Squeezing through the energetic bottleneck
STRI/DICYT The tiny transmitters Dina Dechmann places on bats cannot surpass five percent of their body mass. Unfortunately for Teague O'Mara, a Marie Curie Fellow based at the Max Plank Institute for Ornithology, STRI and the University of Konstanz no such restrictions exist for bat-tracking biologists. His gear includes a large, hand-held antenna, bulky headphones, a radio receiver hanging around his neck since his hands are full, and a sound recorder—all connected by a couple meters of cable. A GPS receiver, headlamp, compass and water complete the kit.
Add a proton pack and O'Mara would look ready to spend the night ghostbusting in a Panamanian forest. Dechmann and O'Mara are actually on the trail of something that, until recently, was equally elusive: they use heart rate information sent by the transmitter to calculate second-by-second activity and energy expenditure of the diminutive Peter's Tent-Making Bat.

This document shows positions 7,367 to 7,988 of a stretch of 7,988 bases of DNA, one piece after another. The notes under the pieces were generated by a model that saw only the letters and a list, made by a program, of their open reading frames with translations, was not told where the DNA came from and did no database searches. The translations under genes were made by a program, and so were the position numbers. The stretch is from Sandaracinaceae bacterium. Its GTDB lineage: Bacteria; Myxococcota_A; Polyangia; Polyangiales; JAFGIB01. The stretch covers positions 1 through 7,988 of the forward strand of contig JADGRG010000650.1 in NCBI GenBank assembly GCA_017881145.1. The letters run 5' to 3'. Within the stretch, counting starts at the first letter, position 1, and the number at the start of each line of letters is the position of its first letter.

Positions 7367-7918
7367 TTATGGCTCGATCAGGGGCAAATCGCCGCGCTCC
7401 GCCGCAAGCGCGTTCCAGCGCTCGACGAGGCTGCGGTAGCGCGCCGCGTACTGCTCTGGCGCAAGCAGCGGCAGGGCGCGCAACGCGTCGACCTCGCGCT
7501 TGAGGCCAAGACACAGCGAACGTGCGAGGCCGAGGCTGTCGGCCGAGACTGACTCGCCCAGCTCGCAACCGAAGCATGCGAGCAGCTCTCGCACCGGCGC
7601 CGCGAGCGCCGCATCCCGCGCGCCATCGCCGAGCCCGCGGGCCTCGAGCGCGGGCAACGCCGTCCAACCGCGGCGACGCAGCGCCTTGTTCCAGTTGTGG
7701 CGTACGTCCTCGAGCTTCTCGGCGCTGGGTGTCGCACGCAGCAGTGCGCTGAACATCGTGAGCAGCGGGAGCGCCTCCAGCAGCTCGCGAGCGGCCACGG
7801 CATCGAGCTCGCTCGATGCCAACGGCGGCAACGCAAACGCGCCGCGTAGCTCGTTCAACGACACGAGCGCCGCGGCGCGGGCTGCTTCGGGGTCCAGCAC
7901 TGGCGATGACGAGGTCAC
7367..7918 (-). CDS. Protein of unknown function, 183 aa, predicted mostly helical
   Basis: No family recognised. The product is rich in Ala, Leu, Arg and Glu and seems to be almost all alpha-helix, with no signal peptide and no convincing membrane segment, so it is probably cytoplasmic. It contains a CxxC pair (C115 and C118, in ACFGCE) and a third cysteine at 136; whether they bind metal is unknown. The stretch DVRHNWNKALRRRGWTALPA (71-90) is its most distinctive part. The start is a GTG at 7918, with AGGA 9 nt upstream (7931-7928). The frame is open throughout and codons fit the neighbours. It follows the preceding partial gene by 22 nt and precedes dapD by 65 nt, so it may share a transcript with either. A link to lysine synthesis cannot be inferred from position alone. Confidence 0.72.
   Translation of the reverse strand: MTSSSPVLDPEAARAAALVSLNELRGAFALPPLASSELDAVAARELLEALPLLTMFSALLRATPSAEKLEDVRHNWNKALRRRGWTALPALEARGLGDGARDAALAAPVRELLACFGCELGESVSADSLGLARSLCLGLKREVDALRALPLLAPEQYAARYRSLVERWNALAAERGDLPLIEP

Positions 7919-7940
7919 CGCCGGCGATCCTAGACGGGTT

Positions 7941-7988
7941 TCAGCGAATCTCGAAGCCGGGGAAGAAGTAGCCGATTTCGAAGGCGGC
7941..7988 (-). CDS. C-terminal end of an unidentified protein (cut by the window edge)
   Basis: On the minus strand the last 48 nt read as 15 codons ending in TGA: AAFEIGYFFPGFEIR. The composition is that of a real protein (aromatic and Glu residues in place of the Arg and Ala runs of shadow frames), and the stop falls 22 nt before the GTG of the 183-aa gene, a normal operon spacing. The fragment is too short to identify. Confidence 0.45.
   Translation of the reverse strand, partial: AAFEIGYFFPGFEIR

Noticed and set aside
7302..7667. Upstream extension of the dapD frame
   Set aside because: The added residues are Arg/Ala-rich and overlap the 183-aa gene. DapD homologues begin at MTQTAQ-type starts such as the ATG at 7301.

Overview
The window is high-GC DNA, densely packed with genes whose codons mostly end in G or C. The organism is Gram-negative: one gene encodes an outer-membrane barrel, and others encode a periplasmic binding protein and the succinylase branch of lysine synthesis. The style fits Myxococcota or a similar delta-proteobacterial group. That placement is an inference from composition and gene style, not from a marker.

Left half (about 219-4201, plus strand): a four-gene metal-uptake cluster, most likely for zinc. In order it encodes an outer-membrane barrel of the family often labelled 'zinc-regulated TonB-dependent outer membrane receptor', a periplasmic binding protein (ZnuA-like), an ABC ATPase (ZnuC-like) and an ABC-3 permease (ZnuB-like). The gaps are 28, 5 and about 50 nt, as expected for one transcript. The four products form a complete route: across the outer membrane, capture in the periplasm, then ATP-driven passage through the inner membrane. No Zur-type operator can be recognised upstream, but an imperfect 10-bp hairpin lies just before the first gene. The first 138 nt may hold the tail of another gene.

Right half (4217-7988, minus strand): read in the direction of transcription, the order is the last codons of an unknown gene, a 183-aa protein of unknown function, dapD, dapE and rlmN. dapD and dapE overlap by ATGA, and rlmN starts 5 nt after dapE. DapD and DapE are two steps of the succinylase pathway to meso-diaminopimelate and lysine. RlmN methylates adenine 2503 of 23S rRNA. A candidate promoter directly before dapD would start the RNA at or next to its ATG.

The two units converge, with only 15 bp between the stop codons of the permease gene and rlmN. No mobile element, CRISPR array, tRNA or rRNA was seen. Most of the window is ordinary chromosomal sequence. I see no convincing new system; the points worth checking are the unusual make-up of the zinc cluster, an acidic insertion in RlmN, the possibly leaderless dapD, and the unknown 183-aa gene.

Sharing information is central to Uroderma bilobatum's survival. It depends almost entirely upon the sugary juice of figs, and fig trees, that, though abundant in Central Panama's forests, don't fruit on a particular schedule. Dechmann and O'Mara's work shows the bats likely exhaust their energy stores in less than two days. "They are living on the energetic edge of life," said O'Mara.
"This is the first time we've been able to follow such a small bat in the wild, just because before, the technology wasn't available," said Dechmann, now a research associate at STRI based at the Max Planck Institute for Ornithology. Dechmann has studied evolution of social behavior since 2000 as a visiting researcher in Panama. Her primary focus is on how bats exchange information about food sources.